What inspired you to write your first book?
My friend Jocelyn Baxter told me to take the NaNoRemo challenge. I figured I could write a book in month no problem. And I spent a MONTH writing the outline to my first book. Then I got depressed until another fellow creative: Jaymie Dylan, reminded me that I still had a working outline for a book and could probably still write it. It was an important test for me as a writer. I’ve written screenplays before. But a full novel? That was something new and I’m really glad I listened to my friends on this one.
Who or what influenced your writing once you began?
My wife Jessie Mathieson. I came home after a party evening and professed to her that she was going to be the main character of my first book. She laughed and kissed me and probably even playfully thanked me for the honor. But I don’t think either Syndicate’s Pawns or Dark Transmissions would have been possible without her.
What do you consider the most challenging about writing a novel, or about writing in general?
It will sound odd but it’s coming up with a story that will keep ME hooked. I know that if I can be hooked on the story that other people will be turning the pages. Coming up with that crucial initial through-line, which looks so simple, is actually the hardest part of the entire process. Once you figure it out, you just follow that through-line to its conclusion and through in as much surprise along the way.
Did writing this book teach you anything and what was it?
Do not self-edit until you are done the first draft, resist that urge, because if you give in you will wind in a perpetual editing loop. Resist and instead keep a notepad nearby so you can write down all your extra thoughts/notes. All of which you can chose to incorporate while editing a completed working draft.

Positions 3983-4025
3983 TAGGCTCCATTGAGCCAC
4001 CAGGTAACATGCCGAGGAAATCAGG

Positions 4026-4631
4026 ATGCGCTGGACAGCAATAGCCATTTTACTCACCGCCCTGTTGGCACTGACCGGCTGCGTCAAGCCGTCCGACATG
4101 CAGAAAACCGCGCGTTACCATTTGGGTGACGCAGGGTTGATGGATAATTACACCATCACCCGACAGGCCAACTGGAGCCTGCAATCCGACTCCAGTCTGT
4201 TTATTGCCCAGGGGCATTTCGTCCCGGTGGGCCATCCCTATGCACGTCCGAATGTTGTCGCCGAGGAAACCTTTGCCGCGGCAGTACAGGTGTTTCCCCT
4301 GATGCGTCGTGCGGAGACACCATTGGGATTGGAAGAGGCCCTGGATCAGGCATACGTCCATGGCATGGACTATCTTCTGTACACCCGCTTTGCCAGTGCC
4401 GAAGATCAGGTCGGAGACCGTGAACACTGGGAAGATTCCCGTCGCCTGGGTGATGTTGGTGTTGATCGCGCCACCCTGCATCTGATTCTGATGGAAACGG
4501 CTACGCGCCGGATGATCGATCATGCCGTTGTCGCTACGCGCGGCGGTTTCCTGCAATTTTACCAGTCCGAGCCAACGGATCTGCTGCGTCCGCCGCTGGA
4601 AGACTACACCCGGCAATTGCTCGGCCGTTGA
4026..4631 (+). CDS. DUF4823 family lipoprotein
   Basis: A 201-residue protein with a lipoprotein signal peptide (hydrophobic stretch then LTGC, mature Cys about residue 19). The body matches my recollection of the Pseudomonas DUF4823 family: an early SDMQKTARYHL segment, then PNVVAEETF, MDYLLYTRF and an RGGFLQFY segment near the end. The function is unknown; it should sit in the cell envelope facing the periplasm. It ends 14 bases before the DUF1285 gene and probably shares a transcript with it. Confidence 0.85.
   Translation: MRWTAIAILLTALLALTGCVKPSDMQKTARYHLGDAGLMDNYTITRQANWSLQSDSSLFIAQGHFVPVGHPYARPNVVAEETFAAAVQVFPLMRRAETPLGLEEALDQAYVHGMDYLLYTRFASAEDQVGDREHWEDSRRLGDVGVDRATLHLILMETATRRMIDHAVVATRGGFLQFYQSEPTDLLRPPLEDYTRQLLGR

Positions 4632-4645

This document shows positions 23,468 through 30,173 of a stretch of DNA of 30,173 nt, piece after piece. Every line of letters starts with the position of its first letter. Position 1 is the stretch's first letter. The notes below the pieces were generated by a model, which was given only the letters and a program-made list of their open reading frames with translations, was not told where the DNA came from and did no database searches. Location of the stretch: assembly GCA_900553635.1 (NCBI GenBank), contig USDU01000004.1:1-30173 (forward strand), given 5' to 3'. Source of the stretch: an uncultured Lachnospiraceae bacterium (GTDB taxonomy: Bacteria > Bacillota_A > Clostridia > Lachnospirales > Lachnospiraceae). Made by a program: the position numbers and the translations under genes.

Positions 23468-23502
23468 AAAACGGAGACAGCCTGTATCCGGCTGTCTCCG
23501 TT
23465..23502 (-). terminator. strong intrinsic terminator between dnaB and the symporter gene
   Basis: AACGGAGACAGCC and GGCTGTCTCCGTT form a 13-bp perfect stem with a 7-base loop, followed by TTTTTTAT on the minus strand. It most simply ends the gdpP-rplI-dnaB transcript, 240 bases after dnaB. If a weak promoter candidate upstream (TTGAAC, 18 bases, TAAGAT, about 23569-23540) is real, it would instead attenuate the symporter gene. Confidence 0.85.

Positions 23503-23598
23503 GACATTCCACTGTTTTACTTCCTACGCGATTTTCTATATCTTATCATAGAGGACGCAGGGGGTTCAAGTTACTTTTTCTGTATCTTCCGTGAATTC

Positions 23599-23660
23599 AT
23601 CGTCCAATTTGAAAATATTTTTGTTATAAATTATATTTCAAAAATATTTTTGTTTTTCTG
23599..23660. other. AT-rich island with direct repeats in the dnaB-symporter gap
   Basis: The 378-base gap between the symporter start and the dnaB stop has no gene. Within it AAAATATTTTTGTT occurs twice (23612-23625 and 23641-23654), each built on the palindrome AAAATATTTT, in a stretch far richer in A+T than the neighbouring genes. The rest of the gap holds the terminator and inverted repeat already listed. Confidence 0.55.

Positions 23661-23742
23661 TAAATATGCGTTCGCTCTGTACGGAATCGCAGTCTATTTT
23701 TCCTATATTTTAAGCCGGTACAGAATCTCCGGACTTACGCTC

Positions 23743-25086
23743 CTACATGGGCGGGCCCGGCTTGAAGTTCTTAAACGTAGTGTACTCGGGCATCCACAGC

Do you intend to make writing a career?
Yes I do. I plan on making a living as a professional writer and author.
Have you developed a specific writing style?
I try to keep my pace quick and relentless. I’m a big fan of films like Dredd or the Raid and I think that style of storytelling influences me greatly. I don’t like giving my characters a chance to breathe until the story is done. It makes for great tension.
What is your greatest strength as a writer?
My knowledge of story-telling technique. I’ve been really lucky to have some really experienced industry professionals in the story-editing world and they’ve shown me a lot. Because of this I’ve developed a good sense of pacing. My general all-around passion for storytelling would be another. I love to write.
What is your favorite quality about yourself?
My ability to listen and take feedback, not only on my writing and work but in my every day life as well.
What is your least favorite quality about yourself?
I’m a pretty smart guy and sometimes that causes me to easily get jaded. This shocks people because I’m generally a very upbeat person. But sometimes it is a real struggle to do that. I try my best though to not let that affect either my work, or my day-to-day.
What is your favorite quote, by whom, and why?
“Yesterday is history. Tomorrow’s a mystery , but today is a gift which is why we call it the Present.” Its from master Oogway in “Kung-Fu Panda”. When I heard that quote I was just starting to read up on Zen teaching. That verse from a children’s movie really marked me as quite beautiful. I’ve tried to live my life with that philosophy in mind since.